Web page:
That’s when I entered the corporate world. I found myself looking for a job that had flexible hours, in the event that I wasn’t feeling well and needed to start the day later or leave a bit earlier. My family suggested that I go into field sales due to the flexible nature of outside sales jobs. After much consideration, we decided that I might be a natural fit as a pharmaceutical sales rep given the profound knowledge of medicine I accumulated after advocating for myself and bringing myself back from the brink.
I was hired by a pharmaceutical company just a couple of months later, before I had even turned in my final thesis at school. I was sent all kind of materials to help me prepare for two months of training, during which time I was sent to live in a hotel with nearly 40 other sales rep wannabes. Those two months had to be one of the worst periods of my life.
As I watched the recording of Amy Cuddy’s Ted Talk, her description of how she felt when she started graduate school reminded me so much of how I felt when I started sales rep boot camp. I didn’t have any trouble with the material and I passed all of the tests with flying colors. My issue was that I didn’t feel as though I fit in with the 40 or so corporate types in my training class. “If they only knew my real story, “ I thought to myself. I was convinced that everyone looked at me and just knew there was something wrong. I reacted by telling everyone about how sick I had been, thinking it would deflect any unwanted criticism of how odd I seemed. It did the opposite. My revelations only sabotaged my experience further. I was always the person sitting alone at lunch, eating her tofu and steamed vegetables. While my colleagues partied at night, I isolated myself in my room and cried. Those two months felt like middle school all over again.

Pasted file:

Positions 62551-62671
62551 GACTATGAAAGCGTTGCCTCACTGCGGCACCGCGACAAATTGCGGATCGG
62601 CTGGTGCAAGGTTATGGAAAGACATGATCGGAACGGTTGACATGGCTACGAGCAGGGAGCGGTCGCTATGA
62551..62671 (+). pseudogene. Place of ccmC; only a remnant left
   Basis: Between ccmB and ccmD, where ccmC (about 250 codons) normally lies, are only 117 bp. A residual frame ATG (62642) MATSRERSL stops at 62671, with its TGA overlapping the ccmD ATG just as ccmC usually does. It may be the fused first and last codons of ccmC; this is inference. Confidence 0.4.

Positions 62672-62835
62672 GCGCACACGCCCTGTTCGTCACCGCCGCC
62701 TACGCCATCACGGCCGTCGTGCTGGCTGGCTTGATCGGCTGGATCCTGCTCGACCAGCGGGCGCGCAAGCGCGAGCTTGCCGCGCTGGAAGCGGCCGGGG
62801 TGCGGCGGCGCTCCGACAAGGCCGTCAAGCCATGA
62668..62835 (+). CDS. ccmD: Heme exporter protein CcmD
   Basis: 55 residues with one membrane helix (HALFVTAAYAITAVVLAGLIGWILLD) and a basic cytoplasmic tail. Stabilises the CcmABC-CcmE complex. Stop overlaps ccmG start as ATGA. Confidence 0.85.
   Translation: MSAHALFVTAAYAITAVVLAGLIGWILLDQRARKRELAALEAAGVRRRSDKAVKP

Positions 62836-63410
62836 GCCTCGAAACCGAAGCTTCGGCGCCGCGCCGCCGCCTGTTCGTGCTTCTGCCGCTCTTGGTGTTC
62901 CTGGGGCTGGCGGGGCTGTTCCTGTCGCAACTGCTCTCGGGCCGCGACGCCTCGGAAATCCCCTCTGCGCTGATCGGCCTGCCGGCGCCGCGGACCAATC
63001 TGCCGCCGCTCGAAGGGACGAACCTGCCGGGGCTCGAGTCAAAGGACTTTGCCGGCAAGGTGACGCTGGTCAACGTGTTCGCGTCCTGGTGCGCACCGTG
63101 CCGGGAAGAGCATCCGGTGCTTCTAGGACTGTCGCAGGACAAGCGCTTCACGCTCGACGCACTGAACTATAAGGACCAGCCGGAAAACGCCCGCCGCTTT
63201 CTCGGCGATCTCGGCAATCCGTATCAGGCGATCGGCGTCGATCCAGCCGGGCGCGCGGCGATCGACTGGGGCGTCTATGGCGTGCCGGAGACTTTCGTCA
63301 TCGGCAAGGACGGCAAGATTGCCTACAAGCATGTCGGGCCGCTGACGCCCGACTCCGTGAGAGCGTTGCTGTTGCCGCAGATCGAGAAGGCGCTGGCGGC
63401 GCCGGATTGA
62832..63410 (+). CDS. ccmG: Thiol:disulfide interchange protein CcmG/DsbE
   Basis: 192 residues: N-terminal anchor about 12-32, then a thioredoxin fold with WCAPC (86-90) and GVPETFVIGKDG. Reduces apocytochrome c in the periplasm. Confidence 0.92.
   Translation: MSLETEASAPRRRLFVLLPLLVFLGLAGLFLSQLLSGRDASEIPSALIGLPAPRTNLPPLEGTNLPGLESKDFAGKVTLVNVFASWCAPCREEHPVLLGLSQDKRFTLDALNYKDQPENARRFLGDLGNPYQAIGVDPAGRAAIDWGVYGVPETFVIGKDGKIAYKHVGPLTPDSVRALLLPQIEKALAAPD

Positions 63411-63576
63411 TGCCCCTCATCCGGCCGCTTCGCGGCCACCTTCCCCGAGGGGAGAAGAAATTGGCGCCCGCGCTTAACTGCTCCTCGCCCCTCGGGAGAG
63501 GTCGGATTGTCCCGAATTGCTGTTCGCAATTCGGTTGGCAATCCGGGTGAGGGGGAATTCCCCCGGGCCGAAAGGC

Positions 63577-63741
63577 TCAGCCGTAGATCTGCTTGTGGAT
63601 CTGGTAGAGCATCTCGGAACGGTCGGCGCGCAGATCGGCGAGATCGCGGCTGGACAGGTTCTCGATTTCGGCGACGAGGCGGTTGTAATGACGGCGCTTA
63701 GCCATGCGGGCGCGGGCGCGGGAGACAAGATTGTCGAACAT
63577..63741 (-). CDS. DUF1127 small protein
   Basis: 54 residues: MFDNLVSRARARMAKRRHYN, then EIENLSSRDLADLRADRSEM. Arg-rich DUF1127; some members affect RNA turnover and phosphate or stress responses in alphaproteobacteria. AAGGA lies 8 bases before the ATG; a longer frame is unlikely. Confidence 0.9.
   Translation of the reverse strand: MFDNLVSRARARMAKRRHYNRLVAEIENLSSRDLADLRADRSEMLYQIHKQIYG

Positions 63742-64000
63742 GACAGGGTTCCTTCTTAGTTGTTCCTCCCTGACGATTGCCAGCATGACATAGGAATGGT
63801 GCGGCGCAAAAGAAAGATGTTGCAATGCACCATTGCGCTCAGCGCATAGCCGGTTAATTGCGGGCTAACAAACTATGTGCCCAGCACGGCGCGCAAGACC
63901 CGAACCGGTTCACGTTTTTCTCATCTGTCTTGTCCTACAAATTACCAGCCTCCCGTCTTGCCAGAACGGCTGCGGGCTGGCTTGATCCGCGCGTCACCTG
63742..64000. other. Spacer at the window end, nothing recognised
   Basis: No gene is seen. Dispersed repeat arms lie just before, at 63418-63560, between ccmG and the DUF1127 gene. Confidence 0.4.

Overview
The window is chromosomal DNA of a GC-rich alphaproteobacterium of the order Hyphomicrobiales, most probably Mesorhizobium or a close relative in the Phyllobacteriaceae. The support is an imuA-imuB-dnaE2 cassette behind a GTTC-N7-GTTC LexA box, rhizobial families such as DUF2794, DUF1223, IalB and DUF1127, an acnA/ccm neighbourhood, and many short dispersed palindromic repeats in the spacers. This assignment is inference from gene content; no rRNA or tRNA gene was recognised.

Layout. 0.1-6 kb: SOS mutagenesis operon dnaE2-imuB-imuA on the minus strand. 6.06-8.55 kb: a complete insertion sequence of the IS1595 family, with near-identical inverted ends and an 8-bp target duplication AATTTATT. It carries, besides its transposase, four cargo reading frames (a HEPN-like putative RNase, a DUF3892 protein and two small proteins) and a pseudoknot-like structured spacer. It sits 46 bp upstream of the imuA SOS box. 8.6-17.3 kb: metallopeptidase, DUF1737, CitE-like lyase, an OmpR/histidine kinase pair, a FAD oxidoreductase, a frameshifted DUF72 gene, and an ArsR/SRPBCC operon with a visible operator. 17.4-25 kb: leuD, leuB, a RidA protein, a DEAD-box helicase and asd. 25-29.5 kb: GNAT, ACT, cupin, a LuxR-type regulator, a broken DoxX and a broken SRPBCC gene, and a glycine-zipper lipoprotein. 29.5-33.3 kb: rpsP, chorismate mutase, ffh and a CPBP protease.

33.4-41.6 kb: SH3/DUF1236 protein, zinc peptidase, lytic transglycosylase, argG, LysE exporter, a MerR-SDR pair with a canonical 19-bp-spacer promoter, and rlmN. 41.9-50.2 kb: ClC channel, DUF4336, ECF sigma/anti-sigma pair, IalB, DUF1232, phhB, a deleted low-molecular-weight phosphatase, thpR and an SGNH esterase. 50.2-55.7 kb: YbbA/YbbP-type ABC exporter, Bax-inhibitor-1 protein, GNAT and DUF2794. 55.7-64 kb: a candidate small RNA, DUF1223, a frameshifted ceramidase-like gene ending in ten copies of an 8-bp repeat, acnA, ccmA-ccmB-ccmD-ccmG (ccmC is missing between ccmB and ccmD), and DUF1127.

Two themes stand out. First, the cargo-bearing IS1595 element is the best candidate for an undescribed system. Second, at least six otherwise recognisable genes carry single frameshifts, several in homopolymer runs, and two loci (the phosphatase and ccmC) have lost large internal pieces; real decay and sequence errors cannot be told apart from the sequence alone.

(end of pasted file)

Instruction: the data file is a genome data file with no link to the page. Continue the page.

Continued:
My experience as a drug rep got off to a rocky start. I fought with the old boys network that was my assigned team, and they responded by trying to get me fired. In the end, I won the battle. I moved up in the company and these guys were forced out. If they knew what I had endured just to become their peer, they never would have thought a little intimidation could do me in.
I ended up becoming a very effective representative. After a lecture program I once sponsored, the speaker approached me and told me that I had made a lot of friends. He claimed that he had never been to a pharmaceutical program where the representative managed to create such a cordial environment. It was the highest praise I ever received in my years as a rep. I relished the observation that the physicians who were my customers came to value me as a friend and colleague. It was everything I wanted when I joined the industry. I heard through the grapevine that most of those 40 reps in my training class didn’t have that experience. In fact, most were forced out of the company during subsequent downsizing. I always managed to make it through.
I ultimately traded in my sample bag for a shot at a position in headquarters, which is where I was when I watched the Ted Talk. I don’t agree with everything Amy Cuddy said. In fact, during her talk she stated that the weakest posture is one where someone has a hand on his neck. As I watched her make this statement on camera I realized that my hand was literally on my neck. But it wasn’t because I was insecure, and I was irritated by the suggestion that my posture was delivering that message. It’s because I have terrible muscle pain and my neck was in a spasm. Sometimes, there aren’t hidden messages in postures. If I rub my neck it’s not because I’m sending a nonverbal signal that I’m ashamed of myself. It’s because I’m in pain.
Ms. Cuddy was lucky that she was able to reclaim her identity. But that is not the case for everyone who has experienced a major setback in life. I don’t agree that standing in a victory pose will magically restore all of the losses that accompany chronic illness. But I do appreciate Ms. Cuddy’s underlying premise. I constantly endure many degrees of discomfort and pain, but I have learned that those differences don’t make me any lesser of a person. If anything, overcoming those challenges has become a source of pride.
I do know that I belong here, however I also think it’s OK to mourn over the things I will never again be. Standing up straighter won’t change my circumstances as far as that is concerned. Life just isn’t that cut and dry. But I have learned that there’s nothing to be gained from broadcasting our challenges. If you fake it ’til you make it, chances are higher that you will indeed become the person you are pretending to be. Ms. Cuddy and I agree about that.